November 14 strikes: Europe unites to resist austerity
As the EU slips into recession, November 14 gave us a taste of what is possible, argues Eddie Ford
On November 14 millions of workers responded to the European Confederation of Trade Unions call for a “day of action and solidarity”. There were a whole series of demonstrations, strikes, protests, etc against the austerity blitzkrieg launched by individual European Union states and the Eurocrats, who are intent on offloading the economic crisis onto the backs of the working class.
In city after city along the continent’s debt-encrusted Mediterranean rim and beyond, militant workers marched and waved banners declaring, ‘Austerity kills’. More than 25 million Europeans are unemployed and about one in every eight people in the euro zone is jobless. Meanwhile youth unemployment in Greece and Spain respectively stands at 55% and 53%. In the words of Bernadette Ségol, ECTU secretary general, “There is a social emergency in the south.”
For the first time in its history, an ETUC action included simultaneous strikes in four countries - most notably general strikes in Spain and Portugal, both of which find themselves on the austerity frontline, along with Greece. Some 40 trade union organisations from 23 countries were involved in the event, a celebration of resistance. The Italian CGIL union led a four-hour national strike against labour ‘reforms’ introduced by the Mario Monti government making it easier for the bosses to hire and fire at will - as well as against rising unemployment, austerity-driven spending cuts and tax hikes which are hitting ordinary families so hard.
France’s five main unions organised around 100 protests across the country against the ‘shock treatment’ meted out to workers. Encouragingly, Germany’s DGB union federation organised several thousand protestors across the country to demonstrate their solidarity with strikers in southern Europe - a token but it does cut against the chauvinist grain. London saw a symbolic protest too.
Various demonstrations were also held in Poland, the Czech Republic, Slovenia and Romania. Naturally, there were protests in Greece too - which has already had innumerable national/general strikes, of course. Greek workers, who on average have seen their purchasing power decrease by 35%, are demanding that pay and pension cuts be revoked and that collective work agreements be reinstated. They are also voicing bitter opposition to the sacking of 150,000 civil servants by 2015 - a central condition of the €13.5 billion austerity package passed by last week by parliament - with the first tranche due to be laid off before the end of the year. Furthermore, the labour movement is also demanding that all unpaid pensions and wages (sometimes going back months) be paid and that the programme of mass privatisations be immediately dropped.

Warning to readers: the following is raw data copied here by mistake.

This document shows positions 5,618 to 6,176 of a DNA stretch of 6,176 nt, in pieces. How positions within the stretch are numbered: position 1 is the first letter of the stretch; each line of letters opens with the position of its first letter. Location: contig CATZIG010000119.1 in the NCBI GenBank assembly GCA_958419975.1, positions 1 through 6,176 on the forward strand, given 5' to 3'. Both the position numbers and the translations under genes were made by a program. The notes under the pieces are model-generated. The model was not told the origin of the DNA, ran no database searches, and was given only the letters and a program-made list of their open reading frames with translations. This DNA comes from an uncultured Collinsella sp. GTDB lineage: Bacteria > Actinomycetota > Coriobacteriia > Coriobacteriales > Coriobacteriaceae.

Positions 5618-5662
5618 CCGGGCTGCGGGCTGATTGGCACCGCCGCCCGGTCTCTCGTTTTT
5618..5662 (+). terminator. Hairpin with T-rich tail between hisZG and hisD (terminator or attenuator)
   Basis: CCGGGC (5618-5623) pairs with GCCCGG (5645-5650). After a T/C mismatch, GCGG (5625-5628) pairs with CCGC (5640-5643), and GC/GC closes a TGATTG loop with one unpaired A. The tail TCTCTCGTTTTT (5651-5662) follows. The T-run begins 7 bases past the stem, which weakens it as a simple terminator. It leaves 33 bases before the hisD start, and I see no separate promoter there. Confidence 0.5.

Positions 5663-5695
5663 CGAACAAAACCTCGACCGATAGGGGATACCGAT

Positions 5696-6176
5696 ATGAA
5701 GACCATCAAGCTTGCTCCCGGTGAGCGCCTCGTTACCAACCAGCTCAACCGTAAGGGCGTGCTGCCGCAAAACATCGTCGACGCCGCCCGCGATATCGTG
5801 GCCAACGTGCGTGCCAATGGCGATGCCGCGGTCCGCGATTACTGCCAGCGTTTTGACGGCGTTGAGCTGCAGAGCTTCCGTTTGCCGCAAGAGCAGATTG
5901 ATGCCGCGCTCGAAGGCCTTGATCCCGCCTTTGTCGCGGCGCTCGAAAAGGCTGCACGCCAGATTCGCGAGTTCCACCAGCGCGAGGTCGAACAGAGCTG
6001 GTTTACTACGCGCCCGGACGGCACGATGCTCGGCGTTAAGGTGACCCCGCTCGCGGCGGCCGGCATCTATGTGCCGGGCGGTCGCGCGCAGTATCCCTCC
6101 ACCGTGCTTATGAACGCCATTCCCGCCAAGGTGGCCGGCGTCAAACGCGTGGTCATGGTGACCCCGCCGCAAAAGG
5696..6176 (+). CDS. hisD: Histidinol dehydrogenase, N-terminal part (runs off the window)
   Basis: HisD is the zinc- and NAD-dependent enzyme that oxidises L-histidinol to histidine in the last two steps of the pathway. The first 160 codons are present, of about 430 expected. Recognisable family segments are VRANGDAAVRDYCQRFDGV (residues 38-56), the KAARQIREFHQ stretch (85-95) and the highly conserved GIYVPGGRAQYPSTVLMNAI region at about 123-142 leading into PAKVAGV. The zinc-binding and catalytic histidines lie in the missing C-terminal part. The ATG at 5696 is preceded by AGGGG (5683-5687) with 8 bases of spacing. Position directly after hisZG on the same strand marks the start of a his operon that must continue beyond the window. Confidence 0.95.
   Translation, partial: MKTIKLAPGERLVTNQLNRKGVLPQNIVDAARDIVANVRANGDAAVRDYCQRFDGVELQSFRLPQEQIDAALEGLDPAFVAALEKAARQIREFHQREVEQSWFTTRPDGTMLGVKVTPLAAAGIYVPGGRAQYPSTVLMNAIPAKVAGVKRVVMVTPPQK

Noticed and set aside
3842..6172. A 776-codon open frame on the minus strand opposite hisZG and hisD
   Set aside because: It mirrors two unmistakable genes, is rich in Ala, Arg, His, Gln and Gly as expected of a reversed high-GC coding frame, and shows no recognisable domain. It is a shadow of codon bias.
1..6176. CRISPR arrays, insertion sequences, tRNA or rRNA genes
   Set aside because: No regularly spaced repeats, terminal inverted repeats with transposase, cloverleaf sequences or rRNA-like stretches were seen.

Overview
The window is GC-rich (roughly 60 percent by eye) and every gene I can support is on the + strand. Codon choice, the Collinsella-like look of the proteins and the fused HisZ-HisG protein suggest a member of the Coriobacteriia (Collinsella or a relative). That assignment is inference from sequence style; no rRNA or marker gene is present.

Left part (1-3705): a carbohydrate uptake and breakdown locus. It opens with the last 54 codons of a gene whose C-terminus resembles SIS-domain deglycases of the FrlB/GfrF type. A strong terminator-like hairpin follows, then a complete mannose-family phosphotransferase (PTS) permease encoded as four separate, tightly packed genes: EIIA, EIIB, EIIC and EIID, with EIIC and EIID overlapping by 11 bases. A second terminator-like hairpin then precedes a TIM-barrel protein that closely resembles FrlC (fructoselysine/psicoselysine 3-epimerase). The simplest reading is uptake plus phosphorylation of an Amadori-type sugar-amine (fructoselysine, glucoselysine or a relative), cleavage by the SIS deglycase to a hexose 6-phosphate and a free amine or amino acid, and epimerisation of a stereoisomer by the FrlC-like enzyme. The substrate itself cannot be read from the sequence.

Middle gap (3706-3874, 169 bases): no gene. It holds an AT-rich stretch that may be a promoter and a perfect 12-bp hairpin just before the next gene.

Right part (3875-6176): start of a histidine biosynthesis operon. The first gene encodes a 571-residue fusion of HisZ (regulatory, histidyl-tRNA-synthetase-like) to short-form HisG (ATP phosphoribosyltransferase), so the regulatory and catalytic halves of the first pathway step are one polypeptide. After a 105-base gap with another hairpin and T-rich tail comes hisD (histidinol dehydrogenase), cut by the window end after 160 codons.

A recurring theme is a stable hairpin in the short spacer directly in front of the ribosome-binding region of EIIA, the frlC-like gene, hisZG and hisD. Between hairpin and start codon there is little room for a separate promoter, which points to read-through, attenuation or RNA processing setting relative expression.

As for the ETUC itself, it is demanding a “social compact” (or contract) “aimed at putting growth, employment and social justice at the top of the European agenda”. This should consist of the following elements: “collective bargaining and social dialogue”; “economic governance for sustainable growth and employment”; and “economic and social justice”. Keynesian vagueness, yes, but an indication that the bureaucracy is being driven to act by the intensity of the assault, combined with the pressure from below.
The CPGB, of course, emphasises the total bankruptcy of the capitalist system as a whole and the necessity of mass working class political resistance - which inevitably would bring it into sharp confrontation with Europe’s ruling class.
We need a European-wide political strategy and vision to show that there is a working class alternative to ‘fiscal consolidation’ and ‘book balancing’. But the very fact that there was some sort of continent-wide coordination and resistance was a highly positive development which should be welcomed and encouraged - a powerful symbol of the potential power of the working class. It was also a living rebuttal to the Morning Star-type nonsense about ‘pulling out’ of Europe, etc. Why on earth separate yourself from your proletarian brothers and sisters? Albanianisation is not the answer. In fact, it is a plainly suicidal approach - just when more attacks are on its way, especially in view of the latest economic statistics.
On November 15 the Eurostat agency declared that the euro zone was officially in recession. So, if the European Commission-International Monetary Fund-European Central Bank medicine is working so well, why not continue with the same treatment? Euro area GDP fell by 0.1% in the third quarter of 2012, as austerity economics and the weakening global economy hit demand. This contraction followed a 0.2% drop in gross domestic product in the second quarter. For the whole of the European Union, the economy grew by 0.2% in the quarter after having contracted 0.2% in the previous three months. The UK economy, for example, grew by just 1% in the third quarter of the year - almost entirely due to one-off factors such as the Olympic Games and the golden jubilee ‘bounce-back’.
Now there seems little doubt that the European economy is in a drawn-out period of stagnation. Germany and France, the two biggest economies in the euro zone, posted extremely modest ‘growth’ of 0.2% in the third quarter, but this was more than offset by the sharp decline - economic catastrophe - engulfing Greece, Spain and Portugal. Ominously, Germany’s growth rate has slowed since the start of 2012, when it was expanding at a quarterly rate of 0.5%. But most economists expect Germany to contract in the fourth quarter for the first time since the end of 2011, given that its growth is mainly driven by foreign demand. And where Germany goes France is likely to follow.
But perhaps the biggest shock was the sharp 1.1% quarterly fall in triple-A rated Netherlands, which was more than five times as large as the expected 0.2% drop. It is not difficult to discern the reasons though. Like the stinging Dutch austerity programme, with the new coalition government recently announcing €16 billion of new measures on top of already significant cuts. The rise in VAT from 19% to 21% is particularly punishing household budgets already stretched to their limit. Wages fell 1% in real terms last year, while unemployment has been rising since the middle of last year and is at a 15-year high. Austria as well posted a 0.1% decline in output.
Taken as a whole then, the most generous thing you can say about the European economy is that it is bottom-lining - ditto for the UK, with the mighty United States not doing that much better (its economy grew by 0.5% in the third quarter). Or, to put it another way, the crisis in the southern ‘periphery’ is - quite inevitably - creeping into the northern ‘core’.